All politics is local

OK folks, I know you hear numerous calls for churches to mobilize their people to vote but sometimes we need to be ashamed that we are so uninvolved. Of course I know that our churches have a primary task that cannot be subverted by political action. We’ve seen some church traditions become so worldly minded that they are no heavenly good. And I am sensitive to the fact that some political operatives would love to have our pastors become local activists for one political party or another. Having given those disclaimers I need to say the other thing. We are disobeying Jesus when we are too lazy or spiritual-ish to use the God-given influence we still have.

A story in our Oct. 1 digital TEXAN refers to the despicable action by San Antonio’s city council to discriminate against those who believe in traditional marriage or in a two-sex human race. The leader of this coup was Mayor Julian Castro, who was elected by 29,000 voters. Now Annise Parker, the mayor of Houston, re-elected by 59,000 out of 920,000 registered Houstonian voters, is considering a similar initiative for her city. San Antonio residents knew who Castro was before he was elected, or they could have easily learned. Houston voters (non-voters actually) knew who Parker was before she was re-elected as mayor in 2011. But those who will bear the burden of ordinances that hinder religious liberty, those who will complain most loudly about the toxic fruit of such initiatives, didn’t take the simple action of voting in any significant numbers—in Houston, one surveys claims that one-third of church members voted in the mayoral election, though I suspect the portion is smaller. They, we, generally don’t invest a couple of hours to research and another hour to practice informed voting each year. Houston, by the way, likely has more eligible voters in three or four churches than the number of people who elected Annise Parker as mayor.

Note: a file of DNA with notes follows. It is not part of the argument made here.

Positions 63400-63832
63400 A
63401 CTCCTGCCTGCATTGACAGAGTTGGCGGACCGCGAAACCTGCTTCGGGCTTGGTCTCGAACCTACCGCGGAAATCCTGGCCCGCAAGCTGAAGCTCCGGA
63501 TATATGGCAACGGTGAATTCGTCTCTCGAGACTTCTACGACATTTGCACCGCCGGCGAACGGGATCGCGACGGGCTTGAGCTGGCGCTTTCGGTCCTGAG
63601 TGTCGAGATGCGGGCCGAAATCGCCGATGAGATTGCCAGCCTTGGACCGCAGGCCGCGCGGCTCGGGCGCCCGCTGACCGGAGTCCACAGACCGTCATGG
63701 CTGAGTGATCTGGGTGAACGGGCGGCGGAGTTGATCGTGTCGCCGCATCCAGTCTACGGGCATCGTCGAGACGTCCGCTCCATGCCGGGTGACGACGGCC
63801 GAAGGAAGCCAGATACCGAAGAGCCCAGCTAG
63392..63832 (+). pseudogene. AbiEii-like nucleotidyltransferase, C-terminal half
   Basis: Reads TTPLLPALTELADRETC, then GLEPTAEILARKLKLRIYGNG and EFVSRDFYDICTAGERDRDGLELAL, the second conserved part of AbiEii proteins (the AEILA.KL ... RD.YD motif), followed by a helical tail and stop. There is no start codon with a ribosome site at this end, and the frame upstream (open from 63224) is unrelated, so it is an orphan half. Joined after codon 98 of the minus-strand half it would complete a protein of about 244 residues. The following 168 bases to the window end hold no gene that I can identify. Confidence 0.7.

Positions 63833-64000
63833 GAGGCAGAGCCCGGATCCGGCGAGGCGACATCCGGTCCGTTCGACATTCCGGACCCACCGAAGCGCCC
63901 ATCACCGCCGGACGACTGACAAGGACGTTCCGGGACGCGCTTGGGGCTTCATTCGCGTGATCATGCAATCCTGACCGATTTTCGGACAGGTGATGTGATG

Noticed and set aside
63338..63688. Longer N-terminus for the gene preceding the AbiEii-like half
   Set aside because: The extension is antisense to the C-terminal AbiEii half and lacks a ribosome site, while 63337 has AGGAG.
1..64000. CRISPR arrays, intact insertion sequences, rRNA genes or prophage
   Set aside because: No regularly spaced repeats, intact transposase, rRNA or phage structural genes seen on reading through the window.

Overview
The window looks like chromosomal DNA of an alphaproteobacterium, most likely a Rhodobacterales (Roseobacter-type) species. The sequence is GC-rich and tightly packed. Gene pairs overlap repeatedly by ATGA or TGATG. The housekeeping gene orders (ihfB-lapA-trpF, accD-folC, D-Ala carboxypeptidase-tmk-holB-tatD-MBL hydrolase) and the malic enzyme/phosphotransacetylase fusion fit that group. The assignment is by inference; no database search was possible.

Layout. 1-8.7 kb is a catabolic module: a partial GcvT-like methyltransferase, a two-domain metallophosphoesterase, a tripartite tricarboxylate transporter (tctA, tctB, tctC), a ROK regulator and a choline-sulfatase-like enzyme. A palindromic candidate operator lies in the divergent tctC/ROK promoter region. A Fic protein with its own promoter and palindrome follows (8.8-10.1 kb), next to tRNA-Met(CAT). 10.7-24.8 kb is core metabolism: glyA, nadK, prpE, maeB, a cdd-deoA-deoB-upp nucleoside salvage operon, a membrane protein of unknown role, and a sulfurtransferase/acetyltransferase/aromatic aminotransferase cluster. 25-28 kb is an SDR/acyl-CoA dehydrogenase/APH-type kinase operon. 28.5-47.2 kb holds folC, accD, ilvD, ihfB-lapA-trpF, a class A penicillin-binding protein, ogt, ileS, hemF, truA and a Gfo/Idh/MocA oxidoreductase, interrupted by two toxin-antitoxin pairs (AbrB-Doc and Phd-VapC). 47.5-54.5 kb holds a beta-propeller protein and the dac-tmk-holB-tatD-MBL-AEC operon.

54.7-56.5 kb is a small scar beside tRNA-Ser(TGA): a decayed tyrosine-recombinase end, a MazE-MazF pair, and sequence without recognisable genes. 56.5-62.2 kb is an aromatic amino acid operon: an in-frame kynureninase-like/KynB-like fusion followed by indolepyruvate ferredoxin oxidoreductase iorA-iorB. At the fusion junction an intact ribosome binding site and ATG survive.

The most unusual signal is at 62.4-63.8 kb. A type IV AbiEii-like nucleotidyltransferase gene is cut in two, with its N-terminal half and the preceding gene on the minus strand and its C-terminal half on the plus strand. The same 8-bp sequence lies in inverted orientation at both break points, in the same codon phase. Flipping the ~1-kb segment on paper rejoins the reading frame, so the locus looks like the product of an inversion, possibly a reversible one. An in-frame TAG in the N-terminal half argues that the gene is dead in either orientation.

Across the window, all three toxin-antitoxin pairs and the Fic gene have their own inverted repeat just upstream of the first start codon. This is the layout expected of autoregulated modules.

Pastors, I agree with your decision to ignore most of the shrill calls to action that come across your desk. That doesn’t mean that there is no mandate for citizen Christians to do anything with the rights we hold. Sometimes, a thing is not considered an important part of discipleship unless the pastor gives it some emphasis. It is not a diversion to help your members register to vote. It is not a waste of ministry time to remind the congregation of election days. It is not difficult to obtain and make available non-partisan guides that tell something of the candidates and the issues. Once in a while, when you come across Matthew 5:13-16 or Romans 1:32 or Romans 13:1-7 in your teaching through the Bible, preach on a Christian’s obligation to stand for truth in the public square. Don’t do that every week or even as often as you are urged to, but it is part of the whole counsel of God. The results of our inaction are seen in a great number of cultural trends that we regularly decry. When we stand by while key political leaders with strange agendas are elected, we shouldn’t be surprised when they consider their elections a mandate for their agendas. Usually, our influence on a leader once he’s in office is too little and too late. Elections have consequences. I guess that means that staying home on election day has consequences too. 

Correspondent
Gary Ledbetter
Southern Baptist Texan
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